August 26-29, 1976 I read:
The Reader Over Your Shoulder: A Handbook for Writers of English Prose, Robert Graves, Alan Hodge
I didn't finish this book, which I believe was recommended by Mel Gilden, whose science fiction short story writing class I had just taken. The main point I got from the book was that everybody writes crap--even the great ones, if you sample their work at random, will write garbage. So shut up and write already. Reading some reviews of the hardcover on amazon.com I see that the authors rip up the poor examples of prose from Hemingway, Huxley and Shaw and are very strict with perpetrators of poor syntax. Oops, didn't get that far. I evidently misunderstood the thrust of their argument, but I can't say I regret the message I took away from the part of the book I did read. I also don't regret not finishing it.
Capricorn Games, Robert Silverberg
F&SF July '76, The First Time
(The magazine, The First Time might be a novel or novella…?)
Insanity Inside Out, Kenneth Donaldson
August 26-28, 2006:
I read a so-called paranormal romance novel this week. I didn't know that such a subgenre existed till recently. But almost as soon as I finished the book, I found that Susie Bright had done a fascinating interview it's the August 28, 2006 entry of her web log, the full text of an interview for Publisher's Weekly on the success of the romance genre and its impact as mainstream erotica for women. She also offers some sobering perspectives about the publishing industry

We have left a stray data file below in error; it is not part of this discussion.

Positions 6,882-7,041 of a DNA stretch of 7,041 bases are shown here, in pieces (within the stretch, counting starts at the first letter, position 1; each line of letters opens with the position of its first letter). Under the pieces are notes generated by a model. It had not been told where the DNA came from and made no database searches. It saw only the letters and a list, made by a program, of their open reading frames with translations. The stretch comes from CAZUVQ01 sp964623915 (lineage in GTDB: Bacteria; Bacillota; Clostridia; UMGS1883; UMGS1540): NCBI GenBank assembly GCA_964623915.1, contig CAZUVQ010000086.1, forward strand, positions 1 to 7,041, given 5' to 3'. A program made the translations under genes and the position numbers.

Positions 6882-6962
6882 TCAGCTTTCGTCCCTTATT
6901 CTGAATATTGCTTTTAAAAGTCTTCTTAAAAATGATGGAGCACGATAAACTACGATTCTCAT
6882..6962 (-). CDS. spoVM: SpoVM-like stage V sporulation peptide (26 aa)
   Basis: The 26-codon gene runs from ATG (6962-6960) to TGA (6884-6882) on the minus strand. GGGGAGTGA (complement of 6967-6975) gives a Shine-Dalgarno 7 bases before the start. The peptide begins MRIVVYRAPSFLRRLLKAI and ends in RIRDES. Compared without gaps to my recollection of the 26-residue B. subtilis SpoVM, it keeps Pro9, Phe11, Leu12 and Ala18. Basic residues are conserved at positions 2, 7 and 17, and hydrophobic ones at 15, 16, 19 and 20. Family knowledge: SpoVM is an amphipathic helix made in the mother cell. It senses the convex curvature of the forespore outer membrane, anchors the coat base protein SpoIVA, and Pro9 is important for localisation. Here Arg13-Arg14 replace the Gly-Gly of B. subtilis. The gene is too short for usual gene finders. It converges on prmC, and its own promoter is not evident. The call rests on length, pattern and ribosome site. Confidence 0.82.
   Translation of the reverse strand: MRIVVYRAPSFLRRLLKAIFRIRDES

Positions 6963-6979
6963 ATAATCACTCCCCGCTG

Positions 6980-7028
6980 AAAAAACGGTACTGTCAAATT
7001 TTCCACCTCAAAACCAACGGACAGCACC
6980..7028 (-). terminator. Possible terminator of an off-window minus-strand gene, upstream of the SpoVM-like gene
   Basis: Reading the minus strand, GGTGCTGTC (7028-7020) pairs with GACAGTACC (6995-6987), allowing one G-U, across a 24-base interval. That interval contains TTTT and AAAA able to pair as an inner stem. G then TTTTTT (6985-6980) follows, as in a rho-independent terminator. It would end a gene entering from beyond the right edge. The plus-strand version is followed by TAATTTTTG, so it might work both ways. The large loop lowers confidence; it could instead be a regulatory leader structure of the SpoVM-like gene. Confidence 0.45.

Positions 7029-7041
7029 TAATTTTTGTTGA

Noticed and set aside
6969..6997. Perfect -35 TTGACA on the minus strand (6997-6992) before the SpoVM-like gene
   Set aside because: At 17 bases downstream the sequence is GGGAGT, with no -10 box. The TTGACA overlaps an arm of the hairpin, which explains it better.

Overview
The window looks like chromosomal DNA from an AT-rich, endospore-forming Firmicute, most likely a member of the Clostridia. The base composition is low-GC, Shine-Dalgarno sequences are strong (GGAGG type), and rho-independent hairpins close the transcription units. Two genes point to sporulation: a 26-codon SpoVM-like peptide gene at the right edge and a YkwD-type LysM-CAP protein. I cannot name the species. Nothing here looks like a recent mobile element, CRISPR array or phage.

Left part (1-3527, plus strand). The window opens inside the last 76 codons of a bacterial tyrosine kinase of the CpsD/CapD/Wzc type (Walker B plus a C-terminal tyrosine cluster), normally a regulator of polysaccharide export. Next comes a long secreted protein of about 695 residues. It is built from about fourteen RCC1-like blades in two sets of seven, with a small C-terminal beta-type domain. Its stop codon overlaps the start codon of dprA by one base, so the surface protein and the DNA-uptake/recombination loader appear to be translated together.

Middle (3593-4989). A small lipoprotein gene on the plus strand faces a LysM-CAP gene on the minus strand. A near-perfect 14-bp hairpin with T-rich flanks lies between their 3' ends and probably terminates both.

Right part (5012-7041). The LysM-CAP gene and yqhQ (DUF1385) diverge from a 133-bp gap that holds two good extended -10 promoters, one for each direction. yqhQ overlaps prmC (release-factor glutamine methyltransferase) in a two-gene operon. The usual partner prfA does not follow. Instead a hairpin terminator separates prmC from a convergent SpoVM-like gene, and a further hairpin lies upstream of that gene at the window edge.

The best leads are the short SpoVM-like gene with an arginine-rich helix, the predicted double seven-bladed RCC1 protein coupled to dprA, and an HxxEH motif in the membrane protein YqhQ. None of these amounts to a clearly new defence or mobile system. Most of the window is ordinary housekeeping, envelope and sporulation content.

The book I read was:
Night Play (A Dark-Hunter Novel), Sherrilyn Kenyon
Speaking of Publishers Weekly, I can't improve on this description from their review:
Can a gorgeous werewolf with magical powers and an overweight boutique owner with a broken heart have a future together? They can in Kenyon's fantastical world, which imagines a contemporary New Orleans teeming with vampiric Daimons, immortal Dark-Hunters and various were-bears, leopards and wolves. Vane Kattalakis is a lone wolf in every sense. His brother, Fang, is in a coma; his werewolf father wants to kill him; and his mostly human mother, who was taken by force by Vane's father, would happily see them all dead. But after Vane shares a sizzling sexual encounter with Bride McTierney, he realizes his life is about to change. Bride is Vane's "predestined mate," which means that he has three weeks to convince her to be his partner or he'll spend the next several decades impotent and alone.
I wasn't so sure I'd continue, but once I started reading, I spent the day with the book. Can't argue with that. It worked for me as escape. Interesting how commenters on Amazon freaked out over the heroine being a size 18 and feeling no one could love her because of her size.
Sherrilyn Kenyon also writes as Kinley MacGregor and has an interesting web site at